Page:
On Sunday, New Zealand-born England test cricketer Ben Stokes graced the cover of a UK magazine, with the article quoting the troubled all-rounder saying he would "never get close to punching someone".
Less than 24 hours later the England vice-captain was arrested on suspicion of causing actual bodily harm after allegedly being involved in a street brawl in Bristol that saw one man taken to hospital with facial injuries.
CCTV footage obtained by The Sun shows a man closely resembling Stokes knocking out another man with a vicious right hook, while an eyewitness told the newspaper Stokes threw "15 punches in a minute" in the brawl, that reportedly left the cricketer with a broken right hand.
In the video, men can be heard shouting: "Enough, Stokes."
British media are reporting that Stokes rushed to the defence of a group of friends, including teammate Alex Hales, after a man charged the group with a bottle in the brawl only hours after a one-day international against the West Indies.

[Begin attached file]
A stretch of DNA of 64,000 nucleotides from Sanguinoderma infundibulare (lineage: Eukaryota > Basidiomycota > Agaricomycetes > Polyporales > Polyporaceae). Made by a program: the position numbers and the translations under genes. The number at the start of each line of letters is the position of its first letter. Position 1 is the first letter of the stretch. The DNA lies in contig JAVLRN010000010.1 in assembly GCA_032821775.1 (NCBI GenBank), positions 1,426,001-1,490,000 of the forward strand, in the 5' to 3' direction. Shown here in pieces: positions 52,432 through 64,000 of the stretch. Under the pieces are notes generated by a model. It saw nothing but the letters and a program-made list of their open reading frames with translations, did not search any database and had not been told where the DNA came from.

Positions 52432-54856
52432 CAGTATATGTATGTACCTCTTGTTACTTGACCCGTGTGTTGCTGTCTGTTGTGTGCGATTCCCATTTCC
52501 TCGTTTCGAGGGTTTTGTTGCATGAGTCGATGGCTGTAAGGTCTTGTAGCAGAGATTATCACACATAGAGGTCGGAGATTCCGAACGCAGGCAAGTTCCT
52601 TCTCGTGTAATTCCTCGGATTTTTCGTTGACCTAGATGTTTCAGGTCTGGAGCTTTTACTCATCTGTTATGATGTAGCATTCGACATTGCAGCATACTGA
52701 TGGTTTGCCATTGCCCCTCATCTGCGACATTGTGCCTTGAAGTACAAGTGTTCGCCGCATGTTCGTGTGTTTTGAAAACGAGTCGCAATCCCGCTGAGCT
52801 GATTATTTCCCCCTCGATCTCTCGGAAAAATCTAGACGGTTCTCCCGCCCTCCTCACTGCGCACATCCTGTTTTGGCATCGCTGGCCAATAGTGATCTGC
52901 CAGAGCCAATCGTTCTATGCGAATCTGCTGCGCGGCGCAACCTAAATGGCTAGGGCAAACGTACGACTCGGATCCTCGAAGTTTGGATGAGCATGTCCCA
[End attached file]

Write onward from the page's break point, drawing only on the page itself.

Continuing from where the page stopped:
Stokes, who was released without charge but remains under investigation, was included in England's 16-man squad for the upcoming Ashes series in Australia, but a number of former cricketers have blasted Stokes for the attack.
The Times magazine on Sunday published an interview with the big-hitting left-hander in which he opens up about his previous disciplinary issues.
Asked how close some of his on-field clashes have those clashes have come to being physical, Stokes replied: "There's adrenaline there, but I'd never get close to punching someone.
"It's the heat of the moment. Trying to be the bloke to get the wicket that will change the game back in our favour."
He also told The Times that he has been working closely with a psychologist to control his anger issues.
England coach Trevor Bayliss earlier described the circumstances which led to Stokes' arrest as "very unprofessional".
The England and Wales Cricket Board said: "We have seen this footage for the first time tonight - when posted by The Sun.
"There is an ongoing Police investigation, which will look at all available evidence, and we do have to respect that process."
Ex-England captain Michael Vaughan did not condone Stokes' behaviour but asks the question whether the all-rounder might have been trying to stop a random attack.
Vaughan, tweeted: "The Ashes are looking like being lost even before England arrive in Australia".